Producer/Consumer Pros and Cons
Pros Cons
Does not have to poll for user interactions which reduces processor resources Can't have multiple Consumer Loops
Can handle the windows close button event and other events The structure of data is set for the Consumer Loop.
Separates UI from code execution to keep it responsive It is up to the Consumer Loop about what to do with the data.
Buffers data so that none is lost

Action Engine (AE)

The Action Engine (AE) implementation is similar to the State Machine design pattern. It uses an uninitialized shift register as a memory space for its data (the current count in this case study) and contains the actions to carryout ("Initialize", "Increment", "Decrement", "Stop", and Default). It does not implement the UI requirements and has to be used in an owning program which implements another design pattern. (However, if the above example of a QMH left the Count State shift-register uninitialized, the bottom Message Handling Loop could act as an Action Engine of sorts.)

Simple Counter implemented using the Action Engine Design Pattern (While Loop)
Simple Counter implemented using the Action Engine Design Pattern (For Loop)
Simple Counter implemented using the Action Engine Design Pattern (Feedback Node)
Action Engine Pros and Cons
Pros Cons
Extensible Can add more actions. If using Strings to define action, the default case must be handled. It would be better to implement with an type definition enum.
Encasulates code to be used in multiple places but operates on the same data Not usually used as a stand alone design pattern. Usually doesn't contain UI

Queued Message Handler (QMH)

The Queued Message Handler (QMH) design pattern is a combination of Producer/Consumer, Event Handler and State Machine architectures together. It combines the command and data into a Message Queue that server as the communication between the Event Loop and the Message Handling Loop. The QMH also defines communication back the other direction, from the Message Handling Loop to the Event Loop, through the use of User Events. Unhandled messages cause an error that stops the program.

Simple Counter implemented using the Queued Message Handler Design Pattern
QMH Pros and Cons
Pros Cons
Does not have to poll for user interactions which reduces processor resources Can't have multiple Message Handler Loops
Can handle the windows close button event and other events If using Strings to define command, the default case must be handled. It would be better to implement with an enum.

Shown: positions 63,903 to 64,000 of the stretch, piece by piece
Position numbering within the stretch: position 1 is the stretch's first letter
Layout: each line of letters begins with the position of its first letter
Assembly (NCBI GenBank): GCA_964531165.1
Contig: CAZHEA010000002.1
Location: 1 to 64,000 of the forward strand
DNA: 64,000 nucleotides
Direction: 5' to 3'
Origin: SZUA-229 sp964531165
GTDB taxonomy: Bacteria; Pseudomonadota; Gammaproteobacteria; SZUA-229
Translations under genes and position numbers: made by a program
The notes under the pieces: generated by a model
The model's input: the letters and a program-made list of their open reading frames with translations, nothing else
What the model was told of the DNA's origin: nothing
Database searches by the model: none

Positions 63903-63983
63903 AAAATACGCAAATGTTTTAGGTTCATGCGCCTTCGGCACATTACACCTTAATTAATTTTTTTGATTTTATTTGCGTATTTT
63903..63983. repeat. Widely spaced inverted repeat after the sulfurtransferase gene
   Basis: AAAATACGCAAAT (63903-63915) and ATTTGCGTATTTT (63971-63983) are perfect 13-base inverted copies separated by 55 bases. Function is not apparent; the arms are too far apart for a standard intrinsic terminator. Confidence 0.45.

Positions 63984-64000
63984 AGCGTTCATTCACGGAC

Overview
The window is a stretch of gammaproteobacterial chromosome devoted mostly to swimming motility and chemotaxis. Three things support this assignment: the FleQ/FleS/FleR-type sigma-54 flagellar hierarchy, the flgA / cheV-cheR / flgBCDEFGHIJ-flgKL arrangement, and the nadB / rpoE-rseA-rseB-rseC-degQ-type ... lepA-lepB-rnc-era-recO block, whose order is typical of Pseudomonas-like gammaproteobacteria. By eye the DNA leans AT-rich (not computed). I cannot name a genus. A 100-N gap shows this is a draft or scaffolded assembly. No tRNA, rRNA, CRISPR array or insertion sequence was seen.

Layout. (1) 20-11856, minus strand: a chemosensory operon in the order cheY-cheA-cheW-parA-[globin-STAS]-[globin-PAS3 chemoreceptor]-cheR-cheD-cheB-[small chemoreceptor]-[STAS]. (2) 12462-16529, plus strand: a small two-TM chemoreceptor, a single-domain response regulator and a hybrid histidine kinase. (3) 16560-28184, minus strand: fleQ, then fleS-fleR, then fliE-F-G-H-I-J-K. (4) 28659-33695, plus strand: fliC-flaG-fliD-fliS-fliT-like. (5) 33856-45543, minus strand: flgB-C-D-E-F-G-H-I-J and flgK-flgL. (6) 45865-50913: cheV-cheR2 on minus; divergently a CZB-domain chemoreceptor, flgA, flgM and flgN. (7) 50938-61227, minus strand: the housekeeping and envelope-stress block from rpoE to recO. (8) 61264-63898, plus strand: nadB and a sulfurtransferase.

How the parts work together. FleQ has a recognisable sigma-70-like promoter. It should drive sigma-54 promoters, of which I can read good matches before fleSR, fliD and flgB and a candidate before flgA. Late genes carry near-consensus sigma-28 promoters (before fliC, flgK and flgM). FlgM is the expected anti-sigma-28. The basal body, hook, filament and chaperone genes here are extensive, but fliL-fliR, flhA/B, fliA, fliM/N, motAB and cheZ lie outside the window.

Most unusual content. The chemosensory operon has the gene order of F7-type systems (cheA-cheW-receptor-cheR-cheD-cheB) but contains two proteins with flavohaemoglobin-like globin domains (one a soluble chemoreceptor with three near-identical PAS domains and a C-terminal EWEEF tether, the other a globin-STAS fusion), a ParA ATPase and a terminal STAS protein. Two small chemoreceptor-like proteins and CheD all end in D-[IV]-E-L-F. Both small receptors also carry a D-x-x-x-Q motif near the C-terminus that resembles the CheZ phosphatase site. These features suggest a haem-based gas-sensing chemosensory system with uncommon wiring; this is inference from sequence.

Separates UI from code execution to keep it responsive
Bi-directional communication between loops
Each command can have a different structure of data associated with it.

Object-Oriented QMH

The Object-Oriented QMH uses Objects as the messages. These objects are defined by the Message class and include a must override method called Action. The Message Queue, Update Count User Event and Stop User Event are created in the State Initialize Method. Messages are sent using the Message Queue from the Event Loop to the Message Handling Loop where they are dequeued. The dequeued Message then calls its Action Method by dynamic dispatch which performs an Action on the State.

Simple Counter implemented using the Object-Oriented QMH Design Pattern
OO QMH Pros and Cons
Pros Cons
Extensible. It is easy to extend functionality by adding a new child of the Message Class. Lots of files to manage. Every message is at least three files (Class, Action Method and Send Method).
Messages contain the command (Class), the data (Class Private Data), and the action (Action Method). Does not handle communication between modules without adding another communication method.
Does not use strings to define commands.

Delacor QMH

The Delacor Queued Message Handler (DQMH) design pattern is an extension of the QMH. Each module uses the same structure for messages as the QMH (cluster of command string, called Message, and data variant, called Message Data) but this time the queue is wrapped in an class called Message Queue. The DQMH also adds external communication between asynchronously running modules by using User Events. Adding new modules and new events are accomplished through built in scripting tools. A stand alone tester is also created along side each module.